-I0.3 tells the RTS to perform a major GC if the node has been idle for 0.3s

-Iw600 tells the RTS to perform the above major GC only if the last one happened more than 10 minutes ago.

-A16m is the size of the new block allocated in the hot zone, it should be adapted according to the number of cpu you configured with the -N parameter

-F1.5 roughly tells the RTS to keep allocated 1.5 times more than the amount of live data it found when it started its last major GC.

-H2500M forces the RTS to allocate 2.5GB of RAM at startup and keep this minimum allocated. (the node’s live data is usually around 2GB, so this seems appropriate)

-T makes the RTS statistics available programmatically.

-S makes the node print various garbage collection statistics on the standard error output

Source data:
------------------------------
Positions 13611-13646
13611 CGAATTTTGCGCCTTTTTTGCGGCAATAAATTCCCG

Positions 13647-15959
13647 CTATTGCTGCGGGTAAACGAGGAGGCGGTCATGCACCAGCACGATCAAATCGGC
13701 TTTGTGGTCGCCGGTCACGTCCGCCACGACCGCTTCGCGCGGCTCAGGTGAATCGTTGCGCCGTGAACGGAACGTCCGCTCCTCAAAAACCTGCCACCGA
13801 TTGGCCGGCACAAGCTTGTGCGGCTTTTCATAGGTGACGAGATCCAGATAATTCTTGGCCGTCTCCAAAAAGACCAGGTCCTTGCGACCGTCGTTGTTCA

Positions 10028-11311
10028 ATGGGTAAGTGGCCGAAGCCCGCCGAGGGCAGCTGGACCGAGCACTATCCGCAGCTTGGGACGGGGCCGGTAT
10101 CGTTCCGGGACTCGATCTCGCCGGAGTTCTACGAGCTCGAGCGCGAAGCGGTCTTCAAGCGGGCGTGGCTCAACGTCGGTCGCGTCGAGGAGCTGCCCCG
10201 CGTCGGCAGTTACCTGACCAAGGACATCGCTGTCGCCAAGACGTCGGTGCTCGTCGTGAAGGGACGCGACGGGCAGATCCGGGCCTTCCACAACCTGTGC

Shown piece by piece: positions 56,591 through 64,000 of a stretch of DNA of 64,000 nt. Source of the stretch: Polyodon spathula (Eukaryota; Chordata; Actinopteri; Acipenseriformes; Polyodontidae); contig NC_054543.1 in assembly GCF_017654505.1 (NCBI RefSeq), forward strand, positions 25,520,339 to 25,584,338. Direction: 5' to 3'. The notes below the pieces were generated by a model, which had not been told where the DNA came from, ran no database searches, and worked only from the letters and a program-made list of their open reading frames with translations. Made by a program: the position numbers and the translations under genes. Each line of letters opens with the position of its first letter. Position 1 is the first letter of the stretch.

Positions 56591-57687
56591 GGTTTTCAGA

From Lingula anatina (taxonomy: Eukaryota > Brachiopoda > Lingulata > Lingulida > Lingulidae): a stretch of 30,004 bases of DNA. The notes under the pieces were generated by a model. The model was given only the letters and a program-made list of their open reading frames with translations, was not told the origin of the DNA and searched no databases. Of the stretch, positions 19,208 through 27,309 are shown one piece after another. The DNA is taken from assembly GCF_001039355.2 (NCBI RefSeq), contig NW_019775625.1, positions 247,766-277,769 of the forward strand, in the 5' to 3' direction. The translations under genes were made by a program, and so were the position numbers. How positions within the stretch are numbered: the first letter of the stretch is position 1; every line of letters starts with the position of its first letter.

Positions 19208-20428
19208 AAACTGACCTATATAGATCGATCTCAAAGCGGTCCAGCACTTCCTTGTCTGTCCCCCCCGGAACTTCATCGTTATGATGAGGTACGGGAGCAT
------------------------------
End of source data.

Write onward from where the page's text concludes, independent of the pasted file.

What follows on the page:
So with these parameters, after 17 days of uptime here are the stats of one of my relays:

Transactions Processed: 475,701 - Uptime: 17d 02h 59' 58" - Mem: 5,886,963,712 - maxMem: 5,905,235,968 - Live: 1,740,568,168 - Heap: 5,845,811,200 - GCs: (3,834-41,791-36%)

3834 is the number of major GCs and 41791 the number of small GCs performed. 36% is the amount of CPU time that has been “wasted” by the GC instead of being used for useful computations (this is an important metric to watch for when playing with GC parameters).

Note that I also played with the new mark-and-sweep garbage collection mode (-xn parameter) which is using a different method than simply copying the whole memory but this will make the node unstable and segmentation faults will occur as of GHC 8.10.5.